According to research undertaken by the BBC, almost all of 50 of the UK's biggest employers questioned have said they do not plan to bring staff back to the office full-time.
Some 43 of the firms said they would embrace a mix of home and office working, with staff encouraged to work from home two to three days a week. Four firms said they were keeping the idea of hybrid working, working from home some of the time, under review.
Currently, people who can work from home are still advised to do so. However, that is likely to change in June when the government hopes to end all social distancing restrictions.
“We're never going to go back to working the way we used to work,” said Mark Read, chief executive of advertising firm WPP. But the new ways of using the office require careful planning, he told the BBC.
“People are working from home three to four days a week so we probably need 20% less space, but we're not going to do that if everyone's working from home on Mondays and Fridays.”
Other companies cite “smart working” and “flexibility” as reasons for introducing hybrid working, with many suggesting that workers would be able to make their own choices about how often they come into the office.
Danny Harmer, chief people officer at insurance giant Aviva - which has 16,000 UK workers - said 95% of its workers said they would like to be able to spend some of their time working flexibly and remotely in different locations.
But she said the company had to be mindful that many staff appreciate being in an office, such as those who live alone or do not have a suitable place to work.
Recruitment firm Adecco, which has 34,000 UK workers, said about four-fifths of its staff now work remotely.
“Rather than having pre-set rules we are encouraging our leaders to engage with colleagues to implement strategies that work for their business,” it said.
The BBC questioned 50 big employers, ranging from banks to retailers, to get an idea of when workers may return to the office. The firms contacted by the BBC covered 1.1 million workers in the UK.
Businesses that depend on custom from office workers - such as cafes and restaurants - are keen for them to return as soon as possible.
“We rely really heavily on the office trade,” Joao Almeida, of Panda Cup Coffee in London's Blackfriars, told the BBC. He was one of millions of people unable to work from home during the pandemic.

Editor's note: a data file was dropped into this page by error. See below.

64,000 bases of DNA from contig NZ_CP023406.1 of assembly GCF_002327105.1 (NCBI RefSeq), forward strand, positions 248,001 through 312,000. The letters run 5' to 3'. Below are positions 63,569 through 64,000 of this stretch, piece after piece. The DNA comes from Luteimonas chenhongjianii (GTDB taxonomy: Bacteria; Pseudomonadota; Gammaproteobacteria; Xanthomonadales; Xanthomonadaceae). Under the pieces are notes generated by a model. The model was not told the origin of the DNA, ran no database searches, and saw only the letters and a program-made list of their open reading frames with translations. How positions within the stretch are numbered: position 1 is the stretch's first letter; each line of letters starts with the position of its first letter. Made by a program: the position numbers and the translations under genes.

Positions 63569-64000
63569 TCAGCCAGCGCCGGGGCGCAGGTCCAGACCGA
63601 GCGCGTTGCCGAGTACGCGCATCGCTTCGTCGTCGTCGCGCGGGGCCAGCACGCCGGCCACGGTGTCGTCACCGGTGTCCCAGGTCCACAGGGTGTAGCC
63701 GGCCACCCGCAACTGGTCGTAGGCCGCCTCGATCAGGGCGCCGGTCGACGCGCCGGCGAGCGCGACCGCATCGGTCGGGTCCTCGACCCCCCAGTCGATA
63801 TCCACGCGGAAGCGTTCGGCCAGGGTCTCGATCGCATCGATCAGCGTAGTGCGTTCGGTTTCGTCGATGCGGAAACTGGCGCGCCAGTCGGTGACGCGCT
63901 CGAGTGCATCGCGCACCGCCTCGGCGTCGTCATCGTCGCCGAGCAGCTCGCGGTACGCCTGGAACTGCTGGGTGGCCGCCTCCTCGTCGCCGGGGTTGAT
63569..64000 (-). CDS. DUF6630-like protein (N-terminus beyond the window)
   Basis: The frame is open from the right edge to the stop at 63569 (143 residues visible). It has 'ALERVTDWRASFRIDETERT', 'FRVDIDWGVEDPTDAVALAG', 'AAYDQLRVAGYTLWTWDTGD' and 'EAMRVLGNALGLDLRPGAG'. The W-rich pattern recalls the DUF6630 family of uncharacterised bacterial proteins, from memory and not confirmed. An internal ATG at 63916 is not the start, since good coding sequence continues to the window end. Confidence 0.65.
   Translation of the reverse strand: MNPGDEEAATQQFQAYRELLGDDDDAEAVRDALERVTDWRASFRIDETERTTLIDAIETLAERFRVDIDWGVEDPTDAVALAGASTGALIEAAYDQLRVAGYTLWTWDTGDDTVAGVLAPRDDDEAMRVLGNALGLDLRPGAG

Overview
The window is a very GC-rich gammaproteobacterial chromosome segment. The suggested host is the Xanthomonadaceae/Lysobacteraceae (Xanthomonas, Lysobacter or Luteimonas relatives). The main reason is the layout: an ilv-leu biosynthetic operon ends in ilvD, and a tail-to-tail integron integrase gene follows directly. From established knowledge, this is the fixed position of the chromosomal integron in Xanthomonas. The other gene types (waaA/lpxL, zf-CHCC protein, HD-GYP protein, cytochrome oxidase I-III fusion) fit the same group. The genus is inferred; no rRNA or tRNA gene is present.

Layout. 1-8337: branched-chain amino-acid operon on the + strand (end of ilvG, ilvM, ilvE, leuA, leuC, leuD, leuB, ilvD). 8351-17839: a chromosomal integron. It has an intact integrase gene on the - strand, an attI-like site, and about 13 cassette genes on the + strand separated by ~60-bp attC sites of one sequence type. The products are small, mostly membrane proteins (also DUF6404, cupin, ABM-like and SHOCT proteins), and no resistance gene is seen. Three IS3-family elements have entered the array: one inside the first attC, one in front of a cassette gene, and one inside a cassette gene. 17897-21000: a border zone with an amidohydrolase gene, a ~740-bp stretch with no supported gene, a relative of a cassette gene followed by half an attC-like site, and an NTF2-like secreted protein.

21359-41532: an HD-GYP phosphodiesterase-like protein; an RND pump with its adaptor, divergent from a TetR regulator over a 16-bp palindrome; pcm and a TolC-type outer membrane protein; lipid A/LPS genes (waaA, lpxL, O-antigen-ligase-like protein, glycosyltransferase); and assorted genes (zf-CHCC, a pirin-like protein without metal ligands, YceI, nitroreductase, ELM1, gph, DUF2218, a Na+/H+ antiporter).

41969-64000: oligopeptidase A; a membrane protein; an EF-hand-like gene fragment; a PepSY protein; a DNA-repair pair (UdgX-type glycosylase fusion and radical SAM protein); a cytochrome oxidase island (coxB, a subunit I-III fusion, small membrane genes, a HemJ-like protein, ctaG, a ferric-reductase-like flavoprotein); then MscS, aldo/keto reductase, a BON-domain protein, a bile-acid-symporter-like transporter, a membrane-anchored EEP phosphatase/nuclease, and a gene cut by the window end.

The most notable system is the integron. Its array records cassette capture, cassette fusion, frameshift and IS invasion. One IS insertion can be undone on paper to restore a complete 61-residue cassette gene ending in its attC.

“There are locations that have 5,000 people, but only 140 come to the building with most working from home or maybe once a week coming in. That makes it really difficult.”
Carl Forder, who owns the Pottergate Pantry sandwich shop in Norwich saw an 80% drop in business when workers, including 5,000 at the nearby Aviva office, were told to work from home where possible.
“We really hope a lot more office workers return to Norwich when it's safe for them to do so. It affects a lot of businesses, from the cleaners who clean the offices, right through to coffee shops and sandwich bars. We want that buzz back again.”
But there may not be a deluge of workers returning this month. The companies told the BBC they were opening offices “in line with government guidance”, which means many plan to reopen offices from 21 June.
Some have already reopened their offices to a limited number of workers.
Investment firm JP Morgan and recruiter Michael Page allowed workers to return from 29 March, while Adecco, recruiter Hays Group and WPP reopened offices on 12 April.
Investment firm Rathbones has allowed workers to return “if they wish”, subject to a 25% capacity. WPP reopened its UK offices at a 30% capacity but is increasing that to 50% this month.
Many have given workers the choice, with Michael Page saying staff could return to the office “should they choose to do so”.
But some other companies are delaying their office re-opening plans. Outsourcing giant Capita said workers have been told they will work from home until at least the end of June, while Lloyds Bank has asked staff to stay at home until at least the summer.
BBC News May 2021